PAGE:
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  1. #1
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    Post Civil Service questioned.

    Fire chief defends Civil Service
    Wednesday, July 28, 2004
    By MIKE PLAISANCE
    mplaisance@repub.com
    www.masslive.com


    SPRINGFIELD - Fire and police chiefs must be free to make decisions without having to worry about jeopardizing their careers by upsetting the mayor, and Civil Service helps ensure it.

    So said Fire Chief Gary G. Cassanelli yesterday.

    He said he understands the argument to abandon Civil Service made Monday by Mayor Charles V. Ryan.

    Ryan said he wants to eliminate Civil Service in naming chiefs because the mayor should have the power to fill such important positions without being restricted to candidates ranked by test scores and who cannot be removed except for strong cause.

    But Civil Service is a way to prevent any mayor from exercising political influence over the chiefs, said Cassanelli, the chief since 1990 and a city firefighter since 1976.

    "I think public safety is too sacred and too important to allow any kind of political leverage against any person who's trying to administer a public safety department," he said.

    Still, the reality often fails to match the objective, as critics have faulted Civil Service for essentially installing chiefs and others for life with little accountability.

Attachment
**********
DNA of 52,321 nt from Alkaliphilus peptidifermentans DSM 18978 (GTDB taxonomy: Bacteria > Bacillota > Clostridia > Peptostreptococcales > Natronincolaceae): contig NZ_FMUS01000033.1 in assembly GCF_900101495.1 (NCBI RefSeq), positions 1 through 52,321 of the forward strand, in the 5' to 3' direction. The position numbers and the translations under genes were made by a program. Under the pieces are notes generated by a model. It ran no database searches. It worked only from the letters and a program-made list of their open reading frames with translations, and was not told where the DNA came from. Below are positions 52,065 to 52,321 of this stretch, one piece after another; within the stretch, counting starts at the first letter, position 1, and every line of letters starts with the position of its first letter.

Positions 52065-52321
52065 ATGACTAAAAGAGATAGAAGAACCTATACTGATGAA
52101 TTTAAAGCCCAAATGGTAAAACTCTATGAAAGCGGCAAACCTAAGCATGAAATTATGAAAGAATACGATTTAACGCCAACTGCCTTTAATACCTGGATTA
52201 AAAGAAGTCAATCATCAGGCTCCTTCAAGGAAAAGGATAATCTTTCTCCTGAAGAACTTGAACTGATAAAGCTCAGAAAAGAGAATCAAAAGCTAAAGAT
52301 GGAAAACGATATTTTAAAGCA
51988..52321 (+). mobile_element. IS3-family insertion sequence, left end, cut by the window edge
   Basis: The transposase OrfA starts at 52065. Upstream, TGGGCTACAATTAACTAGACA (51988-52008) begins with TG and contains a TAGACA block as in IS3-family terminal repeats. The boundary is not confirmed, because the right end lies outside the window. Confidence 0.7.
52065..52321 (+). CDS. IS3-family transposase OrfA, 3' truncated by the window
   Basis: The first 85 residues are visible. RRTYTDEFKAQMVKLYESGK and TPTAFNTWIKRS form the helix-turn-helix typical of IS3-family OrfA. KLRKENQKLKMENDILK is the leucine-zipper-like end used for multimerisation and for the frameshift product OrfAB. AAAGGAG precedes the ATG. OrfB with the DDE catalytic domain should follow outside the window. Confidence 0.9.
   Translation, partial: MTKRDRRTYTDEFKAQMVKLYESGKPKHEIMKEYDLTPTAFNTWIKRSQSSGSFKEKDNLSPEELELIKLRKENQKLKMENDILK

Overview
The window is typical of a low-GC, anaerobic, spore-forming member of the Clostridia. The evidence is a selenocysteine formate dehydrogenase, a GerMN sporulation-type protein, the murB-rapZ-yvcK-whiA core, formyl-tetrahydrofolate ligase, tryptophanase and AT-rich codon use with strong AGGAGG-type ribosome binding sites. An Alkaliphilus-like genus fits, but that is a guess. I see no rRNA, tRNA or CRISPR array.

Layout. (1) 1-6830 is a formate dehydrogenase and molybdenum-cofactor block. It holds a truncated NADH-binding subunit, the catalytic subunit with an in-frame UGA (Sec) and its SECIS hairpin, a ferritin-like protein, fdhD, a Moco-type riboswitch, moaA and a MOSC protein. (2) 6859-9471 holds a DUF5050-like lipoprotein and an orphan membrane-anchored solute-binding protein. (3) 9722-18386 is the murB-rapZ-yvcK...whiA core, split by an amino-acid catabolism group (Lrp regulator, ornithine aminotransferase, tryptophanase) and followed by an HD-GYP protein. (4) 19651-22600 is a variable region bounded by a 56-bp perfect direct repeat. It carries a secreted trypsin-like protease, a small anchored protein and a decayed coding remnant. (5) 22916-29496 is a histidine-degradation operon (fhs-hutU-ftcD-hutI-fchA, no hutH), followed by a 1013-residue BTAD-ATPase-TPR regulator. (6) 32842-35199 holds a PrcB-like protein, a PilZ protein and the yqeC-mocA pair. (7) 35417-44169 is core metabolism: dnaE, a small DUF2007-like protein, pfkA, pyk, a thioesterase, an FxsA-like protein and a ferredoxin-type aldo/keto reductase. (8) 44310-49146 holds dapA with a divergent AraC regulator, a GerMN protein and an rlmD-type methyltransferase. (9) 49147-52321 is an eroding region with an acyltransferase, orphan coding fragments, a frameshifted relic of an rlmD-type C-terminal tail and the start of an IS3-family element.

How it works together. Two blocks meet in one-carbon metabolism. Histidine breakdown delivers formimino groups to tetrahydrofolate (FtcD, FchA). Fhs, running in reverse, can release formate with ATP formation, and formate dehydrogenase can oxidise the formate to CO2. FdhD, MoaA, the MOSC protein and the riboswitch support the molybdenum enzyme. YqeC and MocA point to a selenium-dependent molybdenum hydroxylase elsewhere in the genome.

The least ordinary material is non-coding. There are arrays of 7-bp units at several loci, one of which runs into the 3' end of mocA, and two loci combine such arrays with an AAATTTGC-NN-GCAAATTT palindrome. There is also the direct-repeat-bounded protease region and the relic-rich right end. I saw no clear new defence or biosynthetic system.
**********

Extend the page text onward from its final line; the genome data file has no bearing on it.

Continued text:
Ryan proposed having the mayor, who must seek election every two years, appoint chiefs to four-year contracts in order to allow for mayoral overlap and periodic review.

    Police Chief Paula C. Meara, a 30-year veteran and chief since 1996, met with Ryan Monday and said she could understand his desire to appoint chiefs.

    Civil service - whereby appointments are determined by competitive examination - dates to the Han Dynasty in China around 2,000 years ago. President Chester Arthur established the U.S. Civil Service Commission in 1883.

    Massachusetts became the second state to adopt Civil Service in 1884, a year after New York.

    History is all about change, as Timothy J. Ryan can attest. The mayor's son, is chairman of the Police Commission. He said yesterday that he supports removing the police chief's position from Civil Service.

    But that was an about-face for Timothy Ryan. He told the Sunday Republican in 1998, when he was a city councilor, that he would not favor taking the chief's post out of Civil Service.

    "All you have is a puppet of the mayor," Ryan said at that time.

    Yesterday, Timothy Ryan said he agreed on the need to change the police chief from Civil Service, though he said he was not bashing Meara.

    "I guess as I see it up close and personal, it's very clear that the chief's job is a significant undertaking, and you could even make an argument for there to be a term limit in order for the job to be done the way it should be done," he said. "Having someone in there for 10-15 years, they begin to lose steam and focus."

    FTM-PTB


  2. #2
    55 Years & Still Rolling hwoods's Avatar
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    Cool Hmmmmmm....................... ...

    Two things to think about. Is the current system broke?? By that, I mean are people really being appointed to a Chief's post, and "Living there" forever, or is there reasonable turnover?? And Two, Would allowing the Mayor to appoint Chiefs of Departments open a whole new bag of bricks??